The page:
01:22 - Source: CNN
What happens when you win the lottery?

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This week's estimated Powerball jackpot of $800 million is biggest U.S. jackpot ever

George Loewenstein: But buying a Powerball ticket is, as most people realize, a terrible deal

Editor’s Note: George Loewenstein is the Herbert A. Simon University Professor of Economics and Psychology at Carnegie Mellon University and co-director of the Center for Behavioral Decision Research at CMU. The views expressed are the writer’s own.

CNN —  

In “Austin Powers,” Dr. Evil, unfrozen after 30 years, schemes to steal a nuclear warhead and hold the world ransom for … ONE MILLION DOLLARS! His subordinate delicately informs him that “a million dollars isn’t exactly a lot of money these days.”

One billion dollars is, to use an overused cliché, the new one million dollars. Indeed, with all the (deserved) attention on income and wealth inequality – and the almost daily minting of new billionaires even as the average wage earner’s pay stagnates – one billion dollars is what it now takes to really grab people’s attention. Just look at the headlines this Saturday’s near-billion dollar Powerball jackpot is getting.

George Loewenstein

Of course, buying a Powerball ticket is, as most people realize, a terrible deal – and extremely unlikely to help land them in the billionaire club. In fact, from an actuarial perspective you would have done better to put your hard-earned money into the plummeting stock market at the beginning of the year than to spend it all on Powerball tickets, which, despite the enormity of the jackpot prize, is anyway a less attractive deal once you take into account the huge tax hit, the fact that you will probably be splitting it with other winners, and the loss of 30-40% if you choose to take it all immediately instead of in payments over time.

But this economic analysis misses the point.

Buying a Powerball ticket isn’t really about obtaining an infinitesimal chance to win a huge amount of money. Instead, as the advertisements that cajole you to “buy a dream” understand perfectly, buying a Powerball ticket is a license to fantasize – to dream. Such dreams are especially attractive in these days of limited income mobility, when buying a ticket for many people is their only possible (if not particularly realistic) ticket to easy street.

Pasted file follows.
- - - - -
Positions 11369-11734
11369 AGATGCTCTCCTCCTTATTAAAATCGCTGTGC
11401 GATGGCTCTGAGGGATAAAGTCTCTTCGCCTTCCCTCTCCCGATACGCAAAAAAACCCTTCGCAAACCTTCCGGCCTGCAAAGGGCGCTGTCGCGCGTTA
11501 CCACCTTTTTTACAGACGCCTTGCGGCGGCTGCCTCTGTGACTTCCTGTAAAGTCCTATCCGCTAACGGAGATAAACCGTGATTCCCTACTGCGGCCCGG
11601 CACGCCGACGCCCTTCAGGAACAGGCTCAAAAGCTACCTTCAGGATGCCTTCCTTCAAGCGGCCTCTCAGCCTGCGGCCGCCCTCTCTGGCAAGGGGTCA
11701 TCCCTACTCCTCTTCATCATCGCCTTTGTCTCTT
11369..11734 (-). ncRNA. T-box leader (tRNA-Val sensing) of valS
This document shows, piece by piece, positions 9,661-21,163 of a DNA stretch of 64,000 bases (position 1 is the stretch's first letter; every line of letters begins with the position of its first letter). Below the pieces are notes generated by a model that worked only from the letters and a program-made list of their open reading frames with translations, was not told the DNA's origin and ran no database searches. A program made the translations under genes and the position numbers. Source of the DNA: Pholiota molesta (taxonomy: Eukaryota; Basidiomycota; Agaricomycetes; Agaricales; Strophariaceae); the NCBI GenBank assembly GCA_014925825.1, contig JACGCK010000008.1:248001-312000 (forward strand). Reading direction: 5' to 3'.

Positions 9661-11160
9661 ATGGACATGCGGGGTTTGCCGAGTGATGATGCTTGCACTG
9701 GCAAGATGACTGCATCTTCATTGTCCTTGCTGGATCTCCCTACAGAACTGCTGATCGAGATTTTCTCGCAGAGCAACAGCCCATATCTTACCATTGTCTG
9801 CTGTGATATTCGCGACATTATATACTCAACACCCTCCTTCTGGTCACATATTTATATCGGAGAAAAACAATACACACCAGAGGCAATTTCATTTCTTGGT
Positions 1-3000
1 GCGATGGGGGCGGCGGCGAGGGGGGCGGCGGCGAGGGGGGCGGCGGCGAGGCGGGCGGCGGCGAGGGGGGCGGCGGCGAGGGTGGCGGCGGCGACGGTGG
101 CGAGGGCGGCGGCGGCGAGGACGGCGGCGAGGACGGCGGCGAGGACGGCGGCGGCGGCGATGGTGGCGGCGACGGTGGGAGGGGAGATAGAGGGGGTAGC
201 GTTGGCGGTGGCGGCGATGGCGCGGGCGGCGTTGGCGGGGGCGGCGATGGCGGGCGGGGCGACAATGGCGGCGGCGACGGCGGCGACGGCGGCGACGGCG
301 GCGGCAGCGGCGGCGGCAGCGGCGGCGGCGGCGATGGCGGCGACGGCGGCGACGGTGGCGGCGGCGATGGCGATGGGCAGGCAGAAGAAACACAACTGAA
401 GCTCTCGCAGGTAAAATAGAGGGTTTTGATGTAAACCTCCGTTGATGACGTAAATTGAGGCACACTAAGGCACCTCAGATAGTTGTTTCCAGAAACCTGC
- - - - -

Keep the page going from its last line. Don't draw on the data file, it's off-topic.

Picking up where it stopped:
This reality was underscored by research I undertook with Emily Haisley and Romel Mostafa (both then graduate students at Carnegie Mellon University), in which we studied how feelings of poverty affect lottery ticket purchases.

We approached travelers at the Pittsburgh Greyhound station (a national hub) and asked them to complete a survey on their attitudes toward Pittsburgh, for which we paid them $5. Then, we gave them the option of purchasing from zero to five one-dollar lottery tickets with their earnings.

Before giving them this decision, however, we asked them about their income, using a question designed to deliberately make half feel rich (“What is your yearly income:” with responses that began at “less than $10,000” and topped out at “more than $60,000”) and the other half of respondents to feel poor (replacing the income question with responses that began at “less than $100,000” and topped out at “more than $1 million”).

The results were dramatic. Those made to feel that their income was low, purchased about twice as many lottery tickets, and were three times as likely to purchase the maximum of five tickets. People buy lottery tickets, the research suggested, in part to alleviate their feelings of poverty, of hopelessness.

In a second study reported in the same paper, we reasoned that lottery tickets might be attractive to people with low incomes because, unlike in so many other situations they face in life, people with low incomes have the same opportunity to win as people with higher incomes.

We reminded half of the respondents of this fact by asking them a series of questions about whether a rich person, middle-class person or poor person would have an advantage or an equal chance when it came to eight different outcomes.

The outcomes were: 1) being awarded a scholarship; 2) winning when playing a slot machine; 3) being elected mayor; 4) finding $100 on the ground; 5) becoming a superstar singer; 6) being a victim of identity theft; 7) getting a promotion; 8) getting discounted housing.

These events were deliberately chosen so that some would favor rich people (e.g. being elected mayor), some poor people (e.g. getting discounted housing), and some neither (e.g. winning when playing a slot machine). Those reminded that gambling (playing a slot machine) gives everyone similar odds of winning, once again bought almost twice as many tickets as those not given such a reminder.

So, is it a mistake to play the Powerball?

In the grand scheme of things, it’s a lot less harmful than many other self-destructive things that people living on the edge often do, like running up credit card debt, exceeding their bank overdraft limit or taking out loans from payday lenders. If you don’t buy too many tickets, and it gives you some pleasure, it seems fairly harmless

And, when you lose, you can always console yourself with the thought that winning probably wouldn’t really be all that great: if you won, worries about lack of money would be instantly replaced with worries about how to spend and invest your new wealth, you would suddenly find yourself with a lot of new “friends” and relatives you hadn’t realized that you had, and you might even start to harbor doubts about the motives of long-term friends.

I probably won’t buy a ticket – it would conflict too much with my self-image. But I have to admit that I’m tempted – that London condo that I’ve long fantasized about would be awfully nice …

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